Who needs Keystone when you could build a tar-sands pipeline through Alaska?


The folks invested in Canadian tar sands are growing tired of twiddling their thumbs. After years of pushing and waiting, they still don’t have enough capacity to move all the oil they want to extract. The proposed Keystone XL pipeline through the lower 48 has become a symbol for environmental activists and American conservative legislators, resulting in a protracted political drama. At this point, it’s unclear whether the project will ever be built.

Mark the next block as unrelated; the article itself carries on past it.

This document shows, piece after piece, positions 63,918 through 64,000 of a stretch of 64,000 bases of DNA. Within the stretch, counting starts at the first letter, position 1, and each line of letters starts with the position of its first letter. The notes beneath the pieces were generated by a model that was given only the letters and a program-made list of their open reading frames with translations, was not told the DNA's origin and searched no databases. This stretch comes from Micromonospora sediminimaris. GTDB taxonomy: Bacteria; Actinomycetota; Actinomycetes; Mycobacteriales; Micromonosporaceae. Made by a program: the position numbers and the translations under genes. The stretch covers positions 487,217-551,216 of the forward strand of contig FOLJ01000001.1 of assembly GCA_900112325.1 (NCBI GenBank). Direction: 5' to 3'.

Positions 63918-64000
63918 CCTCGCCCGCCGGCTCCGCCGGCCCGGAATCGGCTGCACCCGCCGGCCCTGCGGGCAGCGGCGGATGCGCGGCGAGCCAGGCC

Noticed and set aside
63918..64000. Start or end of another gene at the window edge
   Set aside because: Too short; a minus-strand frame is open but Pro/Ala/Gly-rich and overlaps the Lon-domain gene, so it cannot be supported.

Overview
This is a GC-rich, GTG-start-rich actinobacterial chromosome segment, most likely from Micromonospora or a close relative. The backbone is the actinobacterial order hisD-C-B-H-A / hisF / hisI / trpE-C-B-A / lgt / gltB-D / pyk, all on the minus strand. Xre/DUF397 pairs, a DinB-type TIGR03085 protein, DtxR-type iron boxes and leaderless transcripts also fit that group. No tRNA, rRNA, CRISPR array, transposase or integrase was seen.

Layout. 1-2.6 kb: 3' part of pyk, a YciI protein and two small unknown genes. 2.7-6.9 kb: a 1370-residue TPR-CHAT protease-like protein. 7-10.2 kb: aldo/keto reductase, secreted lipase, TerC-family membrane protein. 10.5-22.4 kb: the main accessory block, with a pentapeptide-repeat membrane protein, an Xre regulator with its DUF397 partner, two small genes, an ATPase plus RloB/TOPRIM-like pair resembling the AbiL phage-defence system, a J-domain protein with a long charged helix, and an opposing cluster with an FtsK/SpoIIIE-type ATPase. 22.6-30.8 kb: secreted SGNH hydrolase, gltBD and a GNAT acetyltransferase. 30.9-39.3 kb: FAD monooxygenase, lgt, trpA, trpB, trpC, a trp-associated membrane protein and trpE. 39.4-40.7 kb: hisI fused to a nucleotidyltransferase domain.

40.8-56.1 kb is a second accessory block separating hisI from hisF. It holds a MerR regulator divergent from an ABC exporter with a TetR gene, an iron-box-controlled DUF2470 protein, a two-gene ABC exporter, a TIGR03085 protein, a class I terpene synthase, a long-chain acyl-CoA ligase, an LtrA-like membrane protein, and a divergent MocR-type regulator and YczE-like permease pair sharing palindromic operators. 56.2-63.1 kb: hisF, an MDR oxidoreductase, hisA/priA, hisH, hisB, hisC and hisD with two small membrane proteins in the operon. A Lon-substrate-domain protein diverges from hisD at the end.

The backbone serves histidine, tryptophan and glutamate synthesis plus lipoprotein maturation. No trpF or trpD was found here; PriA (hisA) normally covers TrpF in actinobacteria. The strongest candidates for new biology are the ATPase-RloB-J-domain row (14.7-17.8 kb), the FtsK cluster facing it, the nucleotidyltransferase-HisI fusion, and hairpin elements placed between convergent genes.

Meanwhile, another proposed pipeline, the Northern Gateway through British Columbia, has also stalled despite preliminary federal government approval. Many in the province are worried about the environmental damage the project could do to coastal ecosystems and waterways where salmon breed, and are challenging the project in court. Another proposed pipeline project through B.C., the Trans Mountain expansion, and one to the east through New Brunswick, the Energy East project, are also going nowhere fast.

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